• P.S. Krøyer: The Hirschsprung family portrait, 1881. This painting captures the Hirschsprung family and their relation to art: a very private connection where the artist and his work are included and respected. The sketchbook in Heinrich Hirschsprung’s hand tells of the artistic process and the coffee cup on the table seems to have been put there for the artist. Krøyer was a close friend of the Hirschsprungs so it was suitable that he would be the one to portray the family.
    • Ejnar Nielsen: The blind girl, 1896 and 1898. The Hirschsprungs bought this directly from the artist in 1901. It is a very good example of how their taste evolved. Early on, they would buy pretty genre pieces without any modern ambitions but towards the turn of the century they were convinced by their associate the art historian Emil Hannover to go for the avant-garde – Ejnar Nielsen’s painting is an example of this evolution.
    • Johan Thomas Lundbye: Hankehøj near Vallekilde, c. 1846. This was not part of the original collection but entered the museum many years later in 1991. It is an example of how the museum still acquires art in line with the vision of the Hirschsprungs. The painting is an oil sketch for another painting in the collection, and it made it to our walls because the Hirschsprungs were very interested in artistic process, which made them buy sketches and sketchbooks at a time when not many people cared about the preliminary work of a painting.

P.S. Krøyer: The Hirschsprung family portrait, 1881.
Johan Thomas Lundbye: Hankehøj near Vallekilde, c. 1846.

What are the primary criteria and key considerations you take into account when acquiring a new piece to the museum’s permanent collection?
First and foremost, we only acquire works by Danish artists and only artists active in the 19th century or at the beginning of the 20th century. Then we look into broadening the presentation of the artists who are already well represented in the museum, but also artists that have been overlooked – female artists for example. In the end, it is then the quality of the work that leads our decisions. The Hirschsprung Collection has always had very high standards, so we are quite rigid when it comes to quality.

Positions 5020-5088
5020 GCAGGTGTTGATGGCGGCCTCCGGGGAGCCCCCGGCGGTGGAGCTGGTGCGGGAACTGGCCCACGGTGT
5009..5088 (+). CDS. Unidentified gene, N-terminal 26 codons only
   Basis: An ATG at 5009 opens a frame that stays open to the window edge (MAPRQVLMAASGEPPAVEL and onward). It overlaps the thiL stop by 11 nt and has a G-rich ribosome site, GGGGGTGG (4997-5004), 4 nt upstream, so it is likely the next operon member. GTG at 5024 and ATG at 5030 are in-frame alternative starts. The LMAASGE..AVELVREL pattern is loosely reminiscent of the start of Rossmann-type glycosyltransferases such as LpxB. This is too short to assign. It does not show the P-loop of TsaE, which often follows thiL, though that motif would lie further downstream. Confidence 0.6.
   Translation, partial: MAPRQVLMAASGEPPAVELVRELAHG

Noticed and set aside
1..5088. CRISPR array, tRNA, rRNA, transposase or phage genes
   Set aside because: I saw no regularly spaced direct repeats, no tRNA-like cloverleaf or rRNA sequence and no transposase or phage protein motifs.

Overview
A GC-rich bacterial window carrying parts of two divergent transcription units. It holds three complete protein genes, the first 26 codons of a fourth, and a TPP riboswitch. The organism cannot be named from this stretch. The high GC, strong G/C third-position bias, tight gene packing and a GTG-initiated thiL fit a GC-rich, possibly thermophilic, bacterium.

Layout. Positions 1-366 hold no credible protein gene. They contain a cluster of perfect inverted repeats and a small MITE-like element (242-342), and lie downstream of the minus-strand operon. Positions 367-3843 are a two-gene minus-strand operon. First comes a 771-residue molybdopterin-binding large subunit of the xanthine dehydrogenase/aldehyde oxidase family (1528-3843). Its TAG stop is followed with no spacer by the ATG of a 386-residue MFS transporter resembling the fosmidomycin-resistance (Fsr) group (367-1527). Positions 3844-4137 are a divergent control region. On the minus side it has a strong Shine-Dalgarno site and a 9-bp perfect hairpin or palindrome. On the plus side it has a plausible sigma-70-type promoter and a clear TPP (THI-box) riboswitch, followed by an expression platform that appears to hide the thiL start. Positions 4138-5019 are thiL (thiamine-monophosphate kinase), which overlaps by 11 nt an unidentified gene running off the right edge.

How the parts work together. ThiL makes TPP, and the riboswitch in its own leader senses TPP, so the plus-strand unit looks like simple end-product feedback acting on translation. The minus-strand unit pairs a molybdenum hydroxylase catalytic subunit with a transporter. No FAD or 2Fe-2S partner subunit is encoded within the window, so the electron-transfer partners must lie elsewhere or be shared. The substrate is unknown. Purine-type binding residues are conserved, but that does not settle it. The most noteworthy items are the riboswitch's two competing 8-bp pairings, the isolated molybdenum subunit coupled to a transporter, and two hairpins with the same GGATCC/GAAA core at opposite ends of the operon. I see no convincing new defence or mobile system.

Some private collectors donate works to museums. How do you decide which gifts offered to the museum should be accessioned as part of the collection and which should be rejected?
We are always very happy when collectors decide to donate art to the collection. We observe the same criteria when we accept donations as when we purchase art works. It should only be the best and within the general scope of the collection.

Photo: Ole Akhøj

As a museum in 2017, how do you stay true to Heinrich Hirschsprung’s legacy and at the same time keep up with changes in today’s (art) world?
We try to maintain a high level of quality in the presentation of the permanent collection and our exhibitions – this we consider to be part of the legacy. We also try to base our work on research, so that the big archives we also hold are in use and so that the public can benefit from the findings such an archive can yield. When the museum opened in 1911, exhibitions was not part of the practice, so the fact that we do do exhibitions today is a nod to the modern public – it is our way of staying relevant.

How do you think the relationship between private collectors and museums will develop in the future?
I hope it will continue to be the positive exchange it is now. We often lend works of art from private collectors for our exhibitions, and they benefit from our research and publications.

Get to know more about The Hirschsprung Collection here.